Frequent disconnections from a wireless network can be caused by a variety of issues, and AP spoofing could indeed be one of them.
Air Marshal's "AP Spoof" alerts are triggered when the system detects another device broadcasting the same SSID as your network, which it perceives as a potential threat. This could cause disruptions to your wireless connectivity if clients are attempting to connect to the spoofed AP instead of the legitimate one.
Here's how you can approach this issue:
Identify the Spoofing Device: Try to find the device that's causing the AP Spoof alerts. Air Marshal should provide some information about the device, such as its MAC address and the SSID it's broadcasting.
Locate and Disable the Spoofing Device: If the spoofing device is within your control (for example, an old or misconfigured access point), you should disable it or correct its configuration.
Increase Network Security: If the spoofing device isn't under your control, consider steps to increase your network's security. Enabling features like 802.1X authentication can help ensure that only authorized devices can connect.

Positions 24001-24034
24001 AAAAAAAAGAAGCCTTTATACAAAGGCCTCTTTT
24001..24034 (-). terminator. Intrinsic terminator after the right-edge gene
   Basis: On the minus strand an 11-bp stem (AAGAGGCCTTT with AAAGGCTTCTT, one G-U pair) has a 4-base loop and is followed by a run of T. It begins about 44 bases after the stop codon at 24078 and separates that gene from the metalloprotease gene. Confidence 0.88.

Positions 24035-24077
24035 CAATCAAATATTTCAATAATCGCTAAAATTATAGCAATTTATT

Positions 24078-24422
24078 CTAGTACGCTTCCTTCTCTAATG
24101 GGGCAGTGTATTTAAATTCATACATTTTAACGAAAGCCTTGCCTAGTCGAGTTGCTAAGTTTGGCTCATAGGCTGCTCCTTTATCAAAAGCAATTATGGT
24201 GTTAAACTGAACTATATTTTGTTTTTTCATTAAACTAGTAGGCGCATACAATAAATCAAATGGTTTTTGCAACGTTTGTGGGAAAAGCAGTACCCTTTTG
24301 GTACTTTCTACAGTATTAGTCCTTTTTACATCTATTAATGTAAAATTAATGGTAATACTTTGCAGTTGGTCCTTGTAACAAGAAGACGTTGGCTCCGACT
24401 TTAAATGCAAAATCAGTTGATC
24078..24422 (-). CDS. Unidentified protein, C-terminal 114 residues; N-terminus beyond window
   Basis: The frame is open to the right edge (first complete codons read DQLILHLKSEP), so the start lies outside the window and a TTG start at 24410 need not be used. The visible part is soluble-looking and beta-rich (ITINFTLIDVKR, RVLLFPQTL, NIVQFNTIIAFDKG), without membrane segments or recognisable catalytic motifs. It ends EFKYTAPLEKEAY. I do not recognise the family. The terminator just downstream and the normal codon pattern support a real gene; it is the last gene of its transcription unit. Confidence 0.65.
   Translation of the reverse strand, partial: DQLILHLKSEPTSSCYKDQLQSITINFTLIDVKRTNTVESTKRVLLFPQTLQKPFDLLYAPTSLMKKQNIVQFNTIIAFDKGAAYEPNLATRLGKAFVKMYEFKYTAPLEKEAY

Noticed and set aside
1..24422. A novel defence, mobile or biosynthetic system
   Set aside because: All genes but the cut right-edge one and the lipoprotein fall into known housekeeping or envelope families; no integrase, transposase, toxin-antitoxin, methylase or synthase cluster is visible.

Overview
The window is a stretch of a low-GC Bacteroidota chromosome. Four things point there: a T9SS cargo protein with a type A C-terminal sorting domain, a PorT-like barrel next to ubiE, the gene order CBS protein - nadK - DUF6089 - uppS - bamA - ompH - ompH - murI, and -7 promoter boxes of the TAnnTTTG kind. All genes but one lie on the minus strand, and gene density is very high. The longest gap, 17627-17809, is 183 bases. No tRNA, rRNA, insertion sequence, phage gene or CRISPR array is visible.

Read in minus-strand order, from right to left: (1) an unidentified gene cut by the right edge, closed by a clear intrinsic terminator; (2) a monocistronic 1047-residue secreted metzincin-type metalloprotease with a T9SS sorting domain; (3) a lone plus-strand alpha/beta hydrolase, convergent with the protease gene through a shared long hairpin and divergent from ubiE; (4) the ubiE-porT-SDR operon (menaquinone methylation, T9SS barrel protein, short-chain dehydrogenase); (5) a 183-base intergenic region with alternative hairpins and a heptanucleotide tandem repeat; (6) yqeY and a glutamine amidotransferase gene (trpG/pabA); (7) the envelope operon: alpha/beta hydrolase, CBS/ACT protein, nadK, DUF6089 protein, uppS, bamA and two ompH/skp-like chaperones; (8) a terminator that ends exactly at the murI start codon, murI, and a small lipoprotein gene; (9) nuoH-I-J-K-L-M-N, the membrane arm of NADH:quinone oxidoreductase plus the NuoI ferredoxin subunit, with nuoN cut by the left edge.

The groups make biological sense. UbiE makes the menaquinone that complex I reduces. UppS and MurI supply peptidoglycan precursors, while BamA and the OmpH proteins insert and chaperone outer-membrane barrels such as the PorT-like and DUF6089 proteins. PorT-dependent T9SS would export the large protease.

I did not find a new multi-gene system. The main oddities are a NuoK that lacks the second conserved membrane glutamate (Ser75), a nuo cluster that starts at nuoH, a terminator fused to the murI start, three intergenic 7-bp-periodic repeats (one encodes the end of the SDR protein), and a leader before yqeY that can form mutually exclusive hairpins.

Air Marshal Containment: As a last resort, Meraki's Air Marshal feature can "contain" the spoofing device, preventing it from connecting to your network. Note that this should be used sparingly, as it may have legal implications depending on your jurisdiction.
Check for Other Issues: If resolving the AP spoof alerts doesn't fix the disconnection issue, there may be other factors at play. These could include signal interference, network congestion, or issues with client devices. Tools like Meraki's Wireless Health feature can help diagnose these issues.